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Monday, October 27, 2014

Francis in the Pontifical Academy of Sciences emphasises the responsibility of humanity in creation

Vatican City, 27 October 2014 (VIS) – This morning the Holy Father attended the plenary session of the Pontifical Academy of Sciences held in the Casina Pio IV, during which he inaugurated a bust of Pope emeritus Benedict XVI, whom he described as “a great Pope. Great for the strength and penetration of his intelligence, great for his important contribution to theology, great for his love of the Church and of human beings, great for his virtue and religiosity”. He recalled that Benedict XVI was the first to invite a president of this Academy to participate in the Synod on new evangelisation, “aware of the importance of science in modern culture”.

Pope Francis chose not to focus on the complex issue of the evolution of nature, the theme the Academy will consider during this session, emphasising however that “God and Christ walk with us and are also present in nature”. “When we read in Genesis the account of Creation, we risk imagining God as a magus, with a magic wand able to make everything. But it is not so. He created beings and allowed them to develop according to the internal laws that He gave to each one, so that they were able to develop and to arrive and their fullness of being. He gave autonomy to the beings of the Universe at the same time at which he assured them of his continuous presence, giving being to every reality. And so creation continued for centuries and centuries, millennia and millennia, until it became which we know today, precisely because God is not a demiurge or a conjurer, but the Creator who gives being to all things. The beginning of the world is not the work of chaos that owes its origin to another, but derives directly from a supreme Origin that creates out of love. The Big Bang, which nowadays is posited as the origin of the world, does not contradict the divine act of creating, but rather requires it. The evolution of nature does not contrast with the notion of Creation, as evolution presupposes the creation of beings that evolve”.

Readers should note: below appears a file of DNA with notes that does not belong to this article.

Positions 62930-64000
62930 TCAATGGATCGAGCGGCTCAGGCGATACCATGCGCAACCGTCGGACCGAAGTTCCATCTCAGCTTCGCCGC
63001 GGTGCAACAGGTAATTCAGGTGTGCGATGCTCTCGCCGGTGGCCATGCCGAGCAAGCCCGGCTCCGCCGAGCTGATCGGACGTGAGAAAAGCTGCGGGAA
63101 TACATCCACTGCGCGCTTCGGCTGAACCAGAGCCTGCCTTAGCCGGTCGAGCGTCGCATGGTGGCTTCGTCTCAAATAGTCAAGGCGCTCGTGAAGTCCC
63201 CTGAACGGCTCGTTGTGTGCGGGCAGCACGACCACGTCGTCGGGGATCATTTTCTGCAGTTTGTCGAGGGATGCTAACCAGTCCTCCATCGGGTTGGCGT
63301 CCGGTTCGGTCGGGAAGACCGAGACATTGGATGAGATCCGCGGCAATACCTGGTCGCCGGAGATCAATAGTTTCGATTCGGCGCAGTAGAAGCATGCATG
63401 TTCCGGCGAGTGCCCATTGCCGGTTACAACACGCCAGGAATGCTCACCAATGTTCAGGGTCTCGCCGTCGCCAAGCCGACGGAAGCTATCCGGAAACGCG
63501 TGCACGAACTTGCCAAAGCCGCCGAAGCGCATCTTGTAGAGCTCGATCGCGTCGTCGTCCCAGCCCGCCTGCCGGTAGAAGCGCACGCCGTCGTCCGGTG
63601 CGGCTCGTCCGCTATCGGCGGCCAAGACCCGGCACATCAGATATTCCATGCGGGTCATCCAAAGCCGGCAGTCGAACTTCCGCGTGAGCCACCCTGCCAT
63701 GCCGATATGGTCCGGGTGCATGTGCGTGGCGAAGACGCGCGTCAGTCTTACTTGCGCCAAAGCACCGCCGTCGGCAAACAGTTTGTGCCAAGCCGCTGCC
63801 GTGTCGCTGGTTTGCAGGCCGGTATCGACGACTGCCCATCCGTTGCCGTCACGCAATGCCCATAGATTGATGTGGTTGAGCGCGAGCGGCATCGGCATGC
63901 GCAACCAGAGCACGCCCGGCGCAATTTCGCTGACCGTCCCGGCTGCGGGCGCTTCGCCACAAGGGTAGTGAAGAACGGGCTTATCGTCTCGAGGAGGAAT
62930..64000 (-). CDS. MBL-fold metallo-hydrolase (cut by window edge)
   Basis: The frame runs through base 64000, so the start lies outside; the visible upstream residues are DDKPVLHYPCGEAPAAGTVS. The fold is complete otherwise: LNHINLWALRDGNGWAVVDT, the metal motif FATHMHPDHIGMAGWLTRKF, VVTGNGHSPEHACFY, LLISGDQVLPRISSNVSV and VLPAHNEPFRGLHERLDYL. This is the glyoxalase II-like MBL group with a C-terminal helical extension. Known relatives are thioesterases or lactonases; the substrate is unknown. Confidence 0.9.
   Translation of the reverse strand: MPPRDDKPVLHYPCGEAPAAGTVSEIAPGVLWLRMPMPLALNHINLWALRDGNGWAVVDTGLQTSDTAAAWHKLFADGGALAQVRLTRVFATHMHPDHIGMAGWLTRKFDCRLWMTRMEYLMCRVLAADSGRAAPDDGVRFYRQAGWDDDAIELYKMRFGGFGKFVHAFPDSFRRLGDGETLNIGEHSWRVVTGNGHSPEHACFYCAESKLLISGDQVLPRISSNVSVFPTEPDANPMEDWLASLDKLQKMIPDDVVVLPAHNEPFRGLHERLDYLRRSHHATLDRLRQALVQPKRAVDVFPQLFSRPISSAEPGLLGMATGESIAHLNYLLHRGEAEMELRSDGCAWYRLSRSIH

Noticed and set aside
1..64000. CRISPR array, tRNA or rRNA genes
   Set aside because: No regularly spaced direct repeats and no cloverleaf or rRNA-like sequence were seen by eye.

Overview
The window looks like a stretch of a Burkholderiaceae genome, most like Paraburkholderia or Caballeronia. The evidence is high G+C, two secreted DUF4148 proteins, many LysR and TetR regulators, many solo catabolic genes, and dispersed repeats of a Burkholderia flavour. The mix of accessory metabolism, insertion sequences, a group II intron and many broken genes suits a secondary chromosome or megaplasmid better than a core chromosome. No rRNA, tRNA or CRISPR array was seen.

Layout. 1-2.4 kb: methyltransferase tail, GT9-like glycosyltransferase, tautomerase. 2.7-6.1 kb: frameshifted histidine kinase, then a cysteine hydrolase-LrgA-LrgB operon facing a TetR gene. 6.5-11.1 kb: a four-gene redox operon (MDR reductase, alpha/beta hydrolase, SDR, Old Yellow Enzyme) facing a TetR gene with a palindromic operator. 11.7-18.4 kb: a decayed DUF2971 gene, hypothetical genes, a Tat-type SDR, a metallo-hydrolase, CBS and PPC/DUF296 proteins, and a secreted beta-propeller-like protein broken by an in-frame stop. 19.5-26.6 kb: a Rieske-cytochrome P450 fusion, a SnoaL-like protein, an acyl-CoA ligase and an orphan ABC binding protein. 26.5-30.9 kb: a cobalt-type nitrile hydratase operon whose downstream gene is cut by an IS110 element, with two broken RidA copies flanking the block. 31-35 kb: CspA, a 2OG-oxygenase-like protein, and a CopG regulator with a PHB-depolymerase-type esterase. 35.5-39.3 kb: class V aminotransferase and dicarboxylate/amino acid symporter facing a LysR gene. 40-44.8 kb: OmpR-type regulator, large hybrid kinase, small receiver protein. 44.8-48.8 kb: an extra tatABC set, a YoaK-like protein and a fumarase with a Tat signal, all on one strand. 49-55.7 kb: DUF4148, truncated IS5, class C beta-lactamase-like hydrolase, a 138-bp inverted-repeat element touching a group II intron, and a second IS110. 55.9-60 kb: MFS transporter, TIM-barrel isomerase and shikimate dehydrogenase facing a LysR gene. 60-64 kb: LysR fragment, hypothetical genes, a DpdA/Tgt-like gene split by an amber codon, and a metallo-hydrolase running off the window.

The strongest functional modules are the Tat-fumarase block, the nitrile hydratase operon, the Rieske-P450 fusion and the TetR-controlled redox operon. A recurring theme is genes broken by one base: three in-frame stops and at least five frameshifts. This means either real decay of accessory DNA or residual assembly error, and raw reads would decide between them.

He continued, “With regard to man, instead, there is a change and something new. When, on the sixth day of the account in Genesis, man is created, God gives the human being another autonomy, an autonomy that is different to that of nature, which is freedom. And he tells man to name everything and to go ahead through history. This makes him responsible for creation, so that he might dominate it in order to develop it until the end of time. Therefore the scientist, and above all the Christian scientist, must adopt the approach of posing questions regarding the future of humanity and of the earth, and, of being free and responsible, helping to prepare it and preserve it, to eliminate risks to the environment of both a natural and human nature. But, at the same time, the scientist must be motivated by the confidence that nature hides, in her evolutionary mechanisms, potentialities for intelligence and freedom to discover and realise, to achieve the development that is in the plan of the Creator. So, while limited, the action of humanity is part of God's power and is able to build a world suited to his dual corporal and spiritual life; to build a human world for all human beings and not for a group or a class of privileged persons. This hope and trust in God, the Creator of nature, and in the capacity of the human spirit can offer the researcher a new energy and profound serenity. But it is also true that the action of humanity – when freedom becomes autonomy – which is not freedom, but autonomy – destroys creation and man takes the place of the Creator. And this is the grave sin against God the Creator”, he concluded.

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